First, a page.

HR Resources Database

HR Resources Database March 2008

The downside of work in Canadian long-term care facilities


A new study led by York University researchers reveals that a staggering number of Canadians working in long-term care facilities suffer violence on the job.

The study found that 43 per cent of personal support workers endure physical violence at work on a daily basis, while another 25 per cent face such violence every week. Most of the workers are women, and many are immigrants or from marginalized racial groups.

"What we found is disturbing," says Pat Armstrong (left), a professor in York's Department of Sociology, Faculty of Arts, and study co-author. "Canada's levels of violence towards long-term care workers are significantly higher than the other countries we looked at. The situation is out of control, as one respondent put it."

Workers at 71 unionized long-term care facilities in Manitoba, Ontario and Nova Scotia were surveyed about their experiences of physical violence, unwanted sexual attention, and racial comments. They were nearly seven times more likely to experience such daily violence than workers in Denmark, Finland, Norway and Sweden.

"Most studies will compare our situation with that of the US," says Armstrong, who holds the CHSRF/CIHR Chair in Health Sciences & Nursing Research. "We felt it was more relevant to compare ourselves with countries that have a public healthcare infrastructure. When we do this, we realize just how behind we really are."

The physical violence experienced by care workers typically includes being slapped or hit with an object. It frequently involves being pinched, bitten, having one's hair pulled, being poked or spit on. Having one's wrists painfully twisted is also common. One survey respondent noted: "I've been punched in the face several times. I've been punched in the jaw several times. Getting hit. Having your wrists twisted. Pulling and shoving at you. I mean that's a day-to-day thing. Violence is an everyday occurrence."

Armstrong says most violent incidents go unreported. "Workers are afraid to report violent incidents, fearing that they will be blamed. Or they simply don't have the time to do so. Alarmingly, workers inform us that they are expected to take such abuse. They are told to 'lighten up'," she says.

The study also establishes a correlation between levels of violence and heavy workloads placed on staff. The main difference between Canada and the four Nordic countries is staffing levels. "Most of the violence occurs during daily care activities, which involve intimate acts and sharing of personal space. If such care is rushed, or worse, if it is forced - for instance, when residents are required to get up, get dressed, or bathe before they are ready - this may leave residents feeling threatened, fearful or overwhelmed and prone to retaliate violently," says Armstrong.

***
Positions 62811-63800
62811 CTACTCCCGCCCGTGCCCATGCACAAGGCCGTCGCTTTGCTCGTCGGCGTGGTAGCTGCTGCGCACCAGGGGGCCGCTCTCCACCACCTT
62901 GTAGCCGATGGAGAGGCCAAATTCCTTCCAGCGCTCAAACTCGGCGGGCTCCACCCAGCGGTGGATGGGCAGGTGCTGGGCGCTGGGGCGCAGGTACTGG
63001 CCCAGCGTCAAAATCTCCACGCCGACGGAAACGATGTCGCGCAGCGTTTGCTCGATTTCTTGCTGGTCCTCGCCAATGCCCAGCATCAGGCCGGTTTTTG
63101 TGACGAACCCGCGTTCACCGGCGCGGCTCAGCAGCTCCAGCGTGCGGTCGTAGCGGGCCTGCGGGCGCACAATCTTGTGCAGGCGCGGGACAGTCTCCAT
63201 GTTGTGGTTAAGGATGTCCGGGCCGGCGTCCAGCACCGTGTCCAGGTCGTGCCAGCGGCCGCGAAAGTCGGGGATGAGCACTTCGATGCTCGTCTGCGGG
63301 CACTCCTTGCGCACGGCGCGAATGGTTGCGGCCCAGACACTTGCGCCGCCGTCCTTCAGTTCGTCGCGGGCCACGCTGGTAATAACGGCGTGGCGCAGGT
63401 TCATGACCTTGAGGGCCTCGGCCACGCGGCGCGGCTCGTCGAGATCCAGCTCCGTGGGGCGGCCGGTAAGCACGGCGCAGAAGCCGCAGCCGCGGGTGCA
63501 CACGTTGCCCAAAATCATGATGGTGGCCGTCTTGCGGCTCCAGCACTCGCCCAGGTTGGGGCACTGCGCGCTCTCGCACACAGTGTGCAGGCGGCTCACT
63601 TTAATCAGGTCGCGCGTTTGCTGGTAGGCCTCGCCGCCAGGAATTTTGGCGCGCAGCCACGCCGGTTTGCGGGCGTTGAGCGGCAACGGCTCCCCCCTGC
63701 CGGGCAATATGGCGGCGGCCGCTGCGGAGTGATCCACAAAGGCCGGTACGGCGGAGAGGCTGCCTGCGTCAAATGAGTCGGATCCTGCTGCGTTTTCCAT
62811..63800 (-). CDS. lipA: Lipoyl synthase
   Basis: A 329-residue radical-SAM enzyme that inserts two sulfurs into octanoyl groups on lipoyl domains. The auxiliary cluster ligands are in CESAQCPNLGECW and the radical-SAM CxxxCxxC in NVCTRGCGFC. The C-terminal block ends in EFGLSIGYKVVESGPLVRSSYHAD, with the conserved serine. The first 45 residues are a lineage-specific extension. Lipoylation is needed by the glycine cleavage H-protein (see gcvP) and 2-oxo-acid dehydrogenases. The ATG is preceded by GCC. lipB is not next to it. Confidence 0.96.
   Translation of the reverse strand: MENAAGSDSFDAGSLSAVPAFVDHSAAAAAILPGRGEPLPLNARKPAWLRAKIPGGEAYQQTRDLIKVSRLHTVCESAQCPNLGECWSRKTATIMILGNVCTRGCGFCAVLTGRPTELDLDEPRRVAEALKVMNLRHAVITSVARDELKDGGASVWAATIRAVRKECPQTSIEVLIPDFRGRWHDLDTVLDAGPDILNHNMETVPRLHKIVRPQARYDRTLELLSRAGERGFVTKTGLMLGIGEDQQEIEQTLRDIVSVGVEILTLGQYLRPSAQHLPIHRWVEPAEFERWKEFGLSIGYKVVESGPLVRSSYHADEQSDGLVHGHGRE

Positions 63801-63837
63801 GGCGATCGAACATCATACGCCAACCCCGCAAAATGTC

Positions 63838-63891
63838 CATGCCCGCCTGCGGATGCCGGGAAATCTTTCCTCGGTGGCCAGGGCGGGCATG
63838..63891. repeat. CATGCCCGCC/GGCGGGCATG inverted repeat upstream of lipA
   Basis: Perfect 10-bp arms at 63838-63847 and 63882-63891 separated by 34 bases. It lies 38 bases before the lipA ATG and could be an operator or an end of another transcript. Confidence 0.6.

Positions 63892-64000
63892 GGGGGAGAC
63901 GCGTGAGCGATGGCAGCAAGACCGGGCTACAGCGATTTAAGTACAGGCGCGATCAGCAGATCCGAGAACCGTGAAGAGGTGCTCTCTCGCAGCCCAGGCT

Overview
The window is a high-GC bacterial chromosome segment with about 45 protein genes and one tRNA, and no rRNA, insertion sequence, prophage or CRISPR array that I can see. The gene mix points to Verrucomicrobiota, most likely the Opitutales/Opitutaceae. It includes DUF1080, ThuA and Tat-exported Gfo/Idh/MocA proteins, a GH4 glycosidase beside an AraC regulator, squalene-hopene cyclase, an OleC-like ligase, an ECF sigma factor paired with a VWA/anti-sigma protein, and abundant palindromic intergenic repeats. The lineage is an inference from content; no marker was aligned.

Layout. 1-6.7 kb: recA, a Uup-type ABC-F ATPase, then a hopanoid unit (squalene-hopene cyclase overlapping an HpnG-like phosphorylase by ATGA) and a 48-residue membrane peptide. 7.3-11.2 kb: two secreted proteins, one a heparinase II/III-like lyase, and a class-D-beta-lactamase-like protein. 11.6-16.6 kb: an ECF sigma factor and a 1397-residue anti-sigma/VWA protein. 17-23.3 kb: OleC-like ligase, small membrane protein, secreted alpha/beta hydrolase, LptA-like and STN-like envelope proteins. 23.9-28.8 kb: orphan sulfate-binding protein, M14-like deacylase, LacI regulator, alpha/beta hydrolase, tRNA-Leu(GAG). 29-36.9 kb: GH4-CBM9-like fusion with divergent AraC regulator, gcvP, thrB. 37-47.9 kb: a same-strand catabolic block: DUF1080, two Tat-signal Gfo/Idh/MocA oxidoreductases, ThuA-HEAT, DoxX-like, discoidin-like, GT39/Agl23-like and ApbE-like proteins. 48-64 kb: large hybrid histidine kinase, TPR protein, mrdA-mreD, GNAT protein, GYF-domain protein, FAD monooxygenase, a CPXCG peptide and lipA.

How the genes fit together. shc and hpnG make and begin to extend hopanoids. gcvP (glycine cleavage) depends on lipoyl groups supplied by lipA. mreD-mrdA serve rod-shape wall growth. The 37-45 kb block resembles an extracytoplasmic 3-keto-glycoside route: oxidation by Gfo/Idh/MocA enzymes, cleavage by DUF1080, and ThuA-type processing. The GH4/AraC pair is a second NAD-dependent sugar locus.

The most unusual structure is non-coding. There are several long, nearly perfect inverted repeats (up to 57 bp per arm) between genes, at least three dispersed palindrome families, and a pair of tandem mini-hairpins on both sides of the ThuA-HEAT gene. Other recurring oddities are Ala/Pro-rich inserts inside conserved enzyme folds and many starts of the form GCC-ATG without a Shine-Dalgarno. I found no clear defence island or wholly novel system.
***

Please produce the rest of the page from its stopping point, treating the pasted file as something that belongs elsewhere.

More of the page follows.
Unwanted sexual attention was also commonly experienced by personal support workers surveyed. Approximately one third (30.1 per cent) said they experienced unwanted sexual attention on a daily or weekly basis.

Armstrong notes that 95 per cent of personal support workers are women. "Violence in long-term care is not just a worker's issue. It's a women's issue. When we speak of violence against personal support workers, we are in effect speaking of violence against women."

The research forms part of a larger comparative project investigating working conditions in long-term care facilities across Canada and the Nordic countries of Demark, Finland, Norway and Sweden. To facilitate comparisons between countries, the survey was designed in coordination with Nordic partners to ensure that largely identical questions were asked in both the Nordic and Canadian context. Five major health-care unions aided in the distribution of the survey.

The study, "Out of Control: Violence against Personal Support Workers in Long-Term Care", is authored by: York PhD candidate Albert Banerjee, Department of Sociology, Faculty of Arts; York Professor Tamara Daly, School of Health Policy & Management, Faculty of Health; Professor Hugh Armstrong, School of Social Work, Carleton University; York Professor Pat Armstrong, CHSRF/CIHR Chair in Health Services & Nursing Research, Department of Sociology in York's Faculty of Arts; Stirling LaFrance, York master's candidate, Department of Sociology, Faculty of Arts; and Professor Marta Szebehely, Department of Social Work, Stockholm University.

The study will be published as part of a forthcoming book on long-term residential care.


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